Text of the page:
Draft report prepared

Smaller Role Urged For DOD's Top Brass In U.S.-Pakistan Relations

August 22, 2012

The Defense Department's top brass should play a much smaller role in U.S. relations with Pakistan as American forces withdraw from Afghanistan, according to a draft report prepared for the State Department.

The report by the International Security Advisory Board argues civilian-to-civilian contacts should be the principal and most visible conduit for U.S.-Pakistan relations. For the United States, in most cases, that means the State Department and embassy team, but at times it might include the president, the vice president and the White House's national security adviser, the panel writes.

"With the impending end of the NATO combat role in Afghanistan, the highly visible role played by the chairman of the [Joint Chiefs of Staff] and the [U.S. Central Command] commander in U.S.-Pakistan relations should sharply decrease," states the report, which was drafted in May based on a study led by former diplomat Robert Gallucci and overseen by former Defense Secretary William Perry. Inside the Pentagon obtained a copy of the draft report.

Defense Secretary Leon Panetta has highlighted the role top U.S. military leaders play in U.S-Pakistan talks. Last week, during a briefing with reporters, Panetta said that Gen. John Allen, the top U.S. military commander in Afghanistan, meets with Pakistani Army chief Gen. Ashfaq Parvez Kayani on a regular basis. He also noted Chairman of the Joint Chiefs of Staff Gen. Martin Dempsey and U.S. Central Command chief Gen. James Mattis would also be meeting with Kayani.

"The one area that we are making particular progress with is trying to develop better cross-border operations so that both the Pakistanis and the United States and Afghans are working on those border areas to identify terrorists who are creating havoc there," Panetta said.

Following Mattis' Aug. 17 talks with Kayani and retired Lt. Gen. Asif Yasin Malik, Pakistan's defense secretary, the U.S. embassy in Islamabad released a statement touting the "successful meetings" on common security issues, to include militant network activities and ways to boost cross-border cooperation. The meetings "reaffirmed the importance of the U.S.-Pakistani security relationship -- not only to ongoing operations in Afghanistan but also to regional stability," the embassy noted.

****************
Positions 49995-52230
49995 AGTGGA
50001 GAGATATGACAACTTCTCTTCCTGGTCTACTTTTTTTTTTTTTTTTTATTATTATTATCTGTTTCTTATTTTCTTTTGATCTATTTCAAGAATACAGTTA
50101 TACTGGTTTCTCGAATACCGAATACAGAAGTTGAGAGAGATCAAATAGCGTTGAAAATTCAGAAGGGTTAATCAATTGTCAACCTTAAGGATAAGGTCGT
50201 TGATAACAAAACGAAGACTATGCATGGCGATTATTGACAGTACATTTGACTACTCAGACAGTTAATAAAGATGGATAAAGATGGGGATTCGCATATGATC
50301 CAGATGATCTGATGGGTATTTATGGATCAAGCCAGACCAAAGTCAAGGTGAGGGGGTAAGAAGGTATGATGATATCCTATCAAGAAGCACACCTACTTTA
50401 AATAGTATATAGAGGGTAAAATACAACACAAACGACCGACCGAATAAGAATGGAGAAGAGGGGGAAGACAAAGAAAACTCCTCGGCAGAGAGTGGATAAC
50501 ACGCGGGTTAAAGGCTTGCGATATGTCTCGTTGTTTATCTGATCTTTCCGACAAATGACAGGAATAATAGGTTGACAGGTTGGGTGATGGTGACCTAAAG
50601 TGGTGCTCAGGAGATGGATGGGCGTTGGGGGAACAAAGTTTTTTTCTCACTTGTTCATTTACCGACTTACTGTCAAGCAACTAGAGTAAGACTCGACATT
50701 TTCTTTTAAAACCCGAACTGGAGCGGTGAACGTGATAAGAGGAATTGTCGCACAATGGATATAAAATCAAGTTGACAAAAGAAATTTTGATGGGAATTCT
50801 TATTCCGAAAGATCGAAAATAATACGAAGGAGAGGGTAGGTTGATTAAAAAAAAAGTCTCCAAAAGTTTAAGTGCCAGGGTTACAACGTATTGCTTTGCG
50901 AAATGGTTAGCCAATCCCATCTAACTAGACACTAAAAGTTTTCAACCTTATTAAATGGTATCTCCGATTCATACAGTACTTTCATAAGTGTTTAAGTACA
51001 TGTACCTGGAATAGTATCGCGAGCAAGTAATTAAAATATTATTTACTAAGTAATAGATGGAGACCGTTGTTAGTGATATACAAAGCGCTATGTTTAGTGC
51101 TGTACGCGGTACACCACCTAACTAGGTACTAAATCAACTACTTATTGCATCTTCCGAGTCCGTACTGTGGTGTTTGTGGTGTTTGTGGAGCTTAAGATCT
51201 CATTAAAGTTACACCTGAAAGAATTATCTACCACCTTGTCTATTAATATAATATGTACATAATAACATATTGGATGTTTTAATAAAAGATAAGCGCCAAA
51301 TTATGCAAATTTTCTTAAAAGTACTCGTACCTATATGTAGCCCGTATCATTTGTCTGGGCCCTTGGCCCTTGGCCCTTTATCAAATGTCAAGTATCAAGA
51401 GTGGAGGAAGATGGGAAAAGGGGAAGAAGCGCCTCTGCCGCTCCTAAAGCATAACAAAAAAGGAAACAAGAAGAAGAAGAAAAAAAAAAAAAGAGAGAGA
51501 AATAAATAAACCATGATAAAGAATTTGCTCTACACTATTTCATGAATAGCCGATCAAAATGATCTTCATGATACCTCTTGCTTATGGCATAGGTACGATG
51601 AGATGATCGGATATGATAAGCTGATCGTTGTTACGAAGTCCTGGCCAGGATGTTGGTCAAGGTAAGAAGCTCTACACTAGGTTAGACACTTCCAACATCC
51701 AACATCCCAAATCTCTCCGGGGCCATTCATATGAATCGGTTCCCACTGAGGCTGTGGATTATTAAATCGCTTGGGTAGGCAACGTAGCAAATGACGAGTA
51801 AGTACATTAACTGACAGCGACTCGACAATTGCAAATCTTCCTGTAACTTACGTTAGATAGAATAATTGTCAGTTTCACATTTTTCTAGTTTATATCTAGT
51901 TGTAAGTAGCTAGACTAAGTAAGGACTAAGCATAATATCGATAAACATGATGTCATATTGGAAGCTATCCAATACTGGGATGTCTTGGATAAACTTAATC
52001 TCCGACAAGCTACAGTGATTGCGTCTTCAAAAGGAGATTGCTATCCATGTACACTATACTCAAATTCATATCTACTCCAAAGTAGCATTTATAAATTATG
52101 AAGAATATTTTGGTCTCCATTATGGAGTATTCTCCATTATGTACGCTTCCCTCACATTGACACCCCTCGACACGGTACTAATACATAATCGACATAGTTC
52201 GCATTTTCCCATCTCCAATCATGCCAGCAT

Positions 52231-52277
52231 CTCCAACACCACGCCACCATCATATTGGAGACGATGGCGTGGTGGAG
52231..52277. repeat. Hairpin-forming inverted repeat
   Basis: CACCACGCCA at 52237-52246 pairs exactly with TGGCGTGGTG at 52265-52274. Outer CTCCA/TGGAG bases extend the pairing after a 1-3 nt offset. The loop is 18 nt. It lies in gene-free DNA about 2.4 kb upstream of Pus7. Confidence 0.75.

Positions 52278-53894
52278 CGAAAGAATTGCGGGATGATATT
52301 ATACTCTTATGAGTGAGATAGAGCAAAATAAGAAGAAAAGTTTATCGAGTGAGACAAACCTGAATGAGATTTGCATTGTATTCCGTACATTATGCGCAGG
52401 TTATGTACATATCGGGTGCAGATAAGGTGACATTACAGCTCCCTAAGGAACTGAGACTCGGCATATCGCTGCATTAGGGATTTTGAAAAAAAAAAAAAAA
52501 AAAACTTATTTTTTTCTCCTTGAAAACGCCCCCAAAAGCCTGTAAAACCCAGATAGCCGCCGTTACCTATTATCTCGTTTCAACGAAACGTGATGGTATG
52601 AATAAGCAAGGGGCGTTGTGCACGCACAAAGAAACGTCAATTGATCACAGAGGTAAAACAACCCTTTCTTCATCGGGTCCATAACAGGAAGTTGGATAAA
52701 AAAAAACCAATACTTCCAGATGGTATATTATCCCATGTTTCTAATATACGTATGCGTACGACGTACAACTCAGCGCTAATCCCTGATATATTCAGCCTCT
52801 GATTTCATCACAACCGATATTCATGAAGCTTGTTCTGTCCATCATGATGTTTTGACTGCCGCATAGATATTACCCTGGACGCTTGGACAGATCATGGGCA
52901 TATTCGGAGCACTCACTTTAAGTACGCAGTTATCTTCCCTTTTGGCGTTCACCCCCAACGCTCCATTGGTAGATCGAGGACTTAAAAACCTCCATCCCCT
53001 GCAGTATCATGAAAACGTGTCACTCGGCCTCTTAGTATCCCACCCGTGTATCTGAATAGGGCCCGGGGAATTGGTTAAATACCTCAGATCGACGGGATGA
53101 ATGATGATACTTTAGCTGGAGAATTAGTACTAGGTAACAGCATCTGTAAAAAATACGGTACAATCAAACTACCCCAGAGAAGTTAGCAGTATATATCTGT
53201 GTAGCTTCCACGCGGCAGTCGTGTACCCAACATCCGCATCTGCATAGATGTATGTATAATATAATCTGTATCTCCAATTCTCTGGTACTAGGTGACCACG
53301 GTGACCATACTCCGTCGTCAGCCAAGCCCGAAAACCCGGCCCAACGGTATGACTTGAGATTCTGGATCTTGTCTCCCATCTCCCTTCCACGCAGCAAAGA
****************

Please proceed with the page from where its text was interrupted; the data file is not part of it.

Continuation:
Pakistan is a "failed state" that thwarts U.S. aims in the region and sponsors terrorism in Afghanistan, India and the disputed Kashmir province, but it has also accepted U.S. drone bases on its territory and provided logistical access to Afghanistan, the report notes. The study stresses counterterrorism and security concerns remain the top U.S. priorities in the relationship, calls for more U.S. military aid to Pakistan to support disaster-relief and proposes broad NATO-Pakistan military-to-military exchanges.

The assessment warns that U.S. policies that focus primarily on the Afghanistan-Pakistan axis are doomed. "Too many other countries in the Middle East, Central and South Asia, East Asia and Europe have a stake in Pakistan," the panel writes. "They see that nation not as inseparably linked with the American exit from Afghanistan, but as a key player in the Muslim world and in the political dynamics of a large part of Asia."

"We're never going to have stability, real stability in that region without India and Pakistan and, for that matter, Afghanistan working together to try to deal with common threats, particularly those threats from terrorism," Panetta said last week. Confronting terrorism in Pakistan is particularly important because the country is a nuclear power, he noted.

"And the great danger we've always feared is that, you know, if terrorism is not controlled in their country, that those nuclear weapons could fall into the wrong hands," Panetta said.

For too long, the United States has treated Pakistan as the object of, rather than the subject of, U.S. policy, the report states. "We knew what we wanted Pakistan to do, and we were willing to give or withhold favors to have our way," the panel writes. "That continues to be the mindset of too much of American diplomacy vis-à-vis Pakistan. It will no longer work. To the extent it had value, it has outlived its usefulness." Going forward, U.S. and Pakistani officials must find ways to agree to disagree when necessary while still working together on long-term shared interests as part of the broader relationship, the study states.

According to the assessment, potential areas of overlap in the national goals of Pakistan and the United States include supporting Pakistan's territorial integrity and national unity; working for an outcome in Afghanistan that does not run counter to U.S. and Pakistani aims; building bilateral ties that support Pakistan's aspirations for developing its economy and exercising sovereignty over all of its internationally recognized territory; stopping the use of terrorism as a tool of national policy; boosting the safety and security of nuclear arms and materials; reducing the threat of nuclear war; and improving mutual understanding.

Just as the United States helped "a technically capable, but bloated, military and scientific establishment" in Russia "find its way" following the collapse of the Soviet Union at the end of the Cold War, American officials can assist Pakistan, the report argues. -- Christopher J. Castelli